Throughout the statewide COVID-19 interscholastic lockdown, Breckenridge baseball coach Kevin Bartley quietly waited and tried to maintain a positive frame of mind. 

It was important for him to do so, in order for him to convince his players to do the exact same thing. 

Then the other shoe dropped. 

With Friday’s announcement by the University Interscholastic League that all spring sports seasons have been cancelled due to the pandemic, Bartley was faced with the fact that what may have been the best Breckenridge baseball team in 30 years would never have the chance to prove it. 

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BREAKING: 2020 FCA All-Star Festival canceled

The Big Country chapter of the Fellowship of Christian Athletes made the decision on Thursday morning to officially cancel its 2020 All-Star Festival in light of the ongoing COVID-19 pandemic.

“It is with heavy disappointment due to continued risks and uncertainties associated with the widespread Coronavirus COVID-19 pandemic that the Big Country Fellowship of Christian Athletes staff has made the difficult decision to cancel the Big Country Chevy Dealers 21st annual FCA All-Star Festival scheduled for the week of June 7-13, 2020,” the organization said in a press release.

There was brief talk of postponing to a later date, but ultimately the organization decided that cancellation was best in the current climate, said FCA Area Director Andy Penney.

Continue reading “BREAKING: 2020 FCA All-Star Festival canceled”

WHAT MIGHT HAVE BEEN: Hawley was poised for deep playoff run before pandemic

The “What Might Have Been” feature series is Big Country Preps’ effort to celebrate area athletes who have seen their seasons affected by the COVID-19 outbreak. The series will continue through June 15 or until the UIL rules that high school athletics statewide may resume. If you have a suggested story for the “What Might Have Been” series, please contact Big Country Preps at Evan.Ren@BigCountryPreps.com.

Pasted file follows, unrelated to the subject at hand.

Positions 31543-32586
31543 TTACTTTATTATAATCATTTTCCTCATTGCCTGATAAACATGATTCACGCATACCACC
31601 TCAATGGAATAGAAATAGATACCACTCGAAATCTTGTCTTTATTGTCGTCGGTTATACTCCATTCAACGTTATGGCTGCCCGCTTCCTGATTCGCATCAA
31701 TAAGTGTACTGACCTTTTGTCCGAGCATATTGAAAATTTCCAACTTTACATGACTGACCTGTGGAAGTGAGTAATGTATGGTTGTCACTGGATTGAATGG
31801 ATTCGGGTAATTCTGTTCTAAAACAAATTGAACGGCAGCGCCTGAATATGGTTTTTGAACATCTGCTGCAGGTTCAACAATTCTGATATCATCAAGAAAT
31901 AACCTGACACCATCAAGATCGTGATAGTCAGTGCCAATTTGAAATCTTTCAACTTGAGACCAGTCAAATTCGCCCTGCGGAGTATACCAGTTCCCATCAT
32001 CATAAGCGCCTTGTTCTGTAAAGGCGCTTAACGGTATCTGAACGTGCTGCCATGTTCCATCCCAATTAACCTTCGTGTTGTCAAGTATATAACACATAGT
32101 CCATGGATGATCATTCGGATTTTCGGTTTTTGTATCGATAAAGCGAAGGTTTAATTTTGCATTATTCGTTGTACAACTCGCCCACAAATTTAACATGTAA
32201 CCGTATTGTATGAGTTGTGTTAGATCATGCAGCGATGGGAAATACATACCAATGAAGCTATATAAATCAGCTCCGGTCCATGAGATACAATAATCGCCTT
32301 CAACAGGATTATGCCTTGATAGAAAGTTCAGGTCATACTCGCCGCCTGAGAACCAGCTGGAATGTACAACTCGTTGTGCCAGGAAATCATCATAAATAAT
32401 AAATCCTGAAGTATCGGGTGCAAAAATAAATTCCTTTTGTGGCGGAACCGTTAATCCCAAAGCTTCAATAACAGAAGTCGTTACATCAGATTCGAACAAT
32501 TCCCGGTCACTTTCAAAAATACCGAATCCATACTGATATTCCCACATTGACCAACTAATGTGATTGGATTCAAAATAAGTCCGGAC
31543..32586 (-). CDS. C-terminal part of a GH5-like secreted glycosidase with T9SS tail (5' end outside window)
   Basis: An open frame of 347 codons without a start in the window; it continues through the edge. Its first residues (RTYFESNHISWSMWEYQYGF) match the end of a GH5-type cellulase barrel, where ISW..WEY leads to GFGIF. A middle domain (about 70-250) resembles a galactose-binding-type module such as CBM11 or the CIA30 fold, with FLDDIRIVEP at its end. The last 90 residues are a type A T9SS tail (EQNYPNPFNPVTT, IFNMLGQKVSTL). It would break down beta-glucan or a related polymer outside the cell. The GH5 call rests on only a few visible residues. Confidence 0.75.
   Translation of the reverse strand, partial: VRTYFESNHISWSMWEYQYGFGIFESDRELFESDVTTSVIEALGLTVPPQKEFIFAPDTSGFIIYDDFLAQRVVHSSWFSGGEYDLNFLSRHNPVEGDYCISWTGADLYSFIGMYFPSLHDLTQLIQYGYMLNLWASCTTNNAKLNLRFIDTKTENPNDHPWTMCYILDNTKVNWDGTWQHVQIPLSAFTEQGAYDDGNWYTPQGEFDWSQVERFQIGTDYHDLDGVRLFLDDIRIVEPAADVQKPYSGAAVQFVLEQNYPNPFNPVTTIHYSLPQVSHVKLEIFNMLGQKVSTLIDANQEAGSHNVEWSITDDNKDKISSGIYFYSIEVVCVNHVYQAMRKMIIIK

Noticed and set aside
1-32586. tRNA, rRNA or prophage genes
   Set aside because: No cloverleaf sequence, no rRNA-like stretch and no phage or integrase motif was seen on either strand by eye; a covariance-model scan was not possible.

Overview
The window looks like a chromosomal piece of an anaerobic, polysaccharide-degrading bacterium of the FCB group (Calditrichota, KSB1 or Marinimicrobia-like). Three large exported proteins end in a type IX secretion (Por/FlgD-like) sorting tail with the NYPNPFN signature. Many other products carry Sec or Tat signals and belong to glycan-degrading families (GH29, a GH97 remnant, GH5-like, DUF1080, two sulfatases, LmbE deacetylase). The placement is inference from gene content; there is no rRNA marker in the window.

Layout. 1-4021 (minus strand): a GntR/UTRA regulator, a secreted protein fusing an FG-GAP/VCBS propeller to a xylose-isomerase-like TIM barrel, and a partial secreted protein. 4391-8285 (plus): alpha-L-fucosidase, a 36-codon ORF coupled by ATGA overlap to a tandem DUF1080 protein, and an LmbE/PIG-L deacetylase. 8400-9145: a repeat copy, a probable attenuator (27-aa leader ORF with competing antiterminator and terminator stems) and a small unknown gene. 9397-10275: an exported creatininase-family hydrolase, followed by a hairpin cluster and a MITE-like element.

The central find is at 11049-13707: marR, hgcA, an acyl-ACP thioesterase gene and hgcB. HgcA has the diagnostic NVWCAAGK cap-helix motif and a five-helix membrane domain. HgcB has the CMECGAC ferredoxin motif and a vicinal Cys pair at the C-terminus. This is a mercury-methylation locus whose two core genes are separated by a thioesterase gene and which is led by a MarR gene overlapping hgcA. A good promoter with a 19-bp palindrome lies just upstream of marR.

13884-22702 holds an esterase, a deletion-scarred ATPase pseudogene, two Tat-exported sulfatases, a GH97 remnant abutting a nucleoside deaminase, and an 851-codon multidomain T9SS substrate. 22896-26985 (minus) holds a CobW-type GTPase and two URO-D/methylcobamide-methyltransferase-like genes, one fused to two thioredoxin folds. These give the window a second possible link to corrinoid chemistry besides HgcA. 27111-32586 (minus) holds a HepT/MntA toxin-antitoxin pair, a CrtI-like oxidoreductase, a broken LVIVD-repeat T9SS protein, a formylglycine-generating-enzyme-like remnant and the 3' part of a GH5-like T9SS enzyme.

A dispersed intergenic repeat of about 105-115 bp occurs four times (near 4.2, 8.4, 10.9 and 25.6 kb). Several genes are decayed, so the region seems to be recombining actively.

Despite a modest 5-4 nondistrict record, the Hawley baseball team was positioning itself for another serious run at an elusive UIL state tournament berth. That is, until the coronavirus pandemic suspended UIL sports indefinitely.

The Bearcats last year won playoff series against Miles, Ozona and Stamford before falling 2-1 in a regional semifinal series against New Deal. All three games against New Deal were decided by one run. Hawley ended the season with a 23-13-1 record, which is why veteran coach Jamie Seago wasn’t concerned with the Class 2A Bearcats’ 5-4 start this season.

“Every school we had played was bigger than we are. We hadn’t played any other 2A teams yet,” said Seago, Hawley’s eighth-year coach who had seven returning starters for this season. “Our record is never an indicator of what kind of team we have.

“We’re never going to be that team that’s 36-0. It’s not about the wins and losses to us. If we’re playing well at the end of the season, our overall record doesn’t matter.”

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WHAT MIGHT HAVE BEEN: Clyde’s Deal hoping for chance to end career in fitting fashion

The “What Might Have Been” feature series is Big Country Preps’ effort to celebrate area athletes who have seen their seasons affected by the COVID-19 outbreak. The series will continue through June 15 or until the UIL rules that high school athletics statewide may resume. If you have a suggested story for the “What Might Have Been” series, please contact Big Country Preps at Evan.Ren@BigCountryPreps.com.

Clyde senior Christian Deal had been working for this moment his entire career.

After spending his first two years on varsity as a super utility player, the do-it-all standout had finally found himself anchored at his two most natural positions as the Bulldogs’ starting shortstop and de facto pitching ace.

But despite excelling in both roles during a start coach Colby Rowley described as “phenomenal,” Deal has seen what should have been a dream season cut short by the COVID-19 outbreak that now threatens the spring sports season for all Texas athletes. Instead of backing up last year’s all-state season with an even stronger senior campaign, Deal has no choice but to wait out a state-mandated shutdown at home and wonder if his days as a baseball player are over.

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BCP Podcast No. 89: Albany’s David Fairchild talks COVID-19 shutdown with Evan, Daniel

After leading his team to state tournament appearances in 2017 and 2019, Albany baseball coach David Fairchild may have had his best squad yet this season. But after starting 7-0, the second-ranked Lions had their season shut down by the COVID-19 outbreak.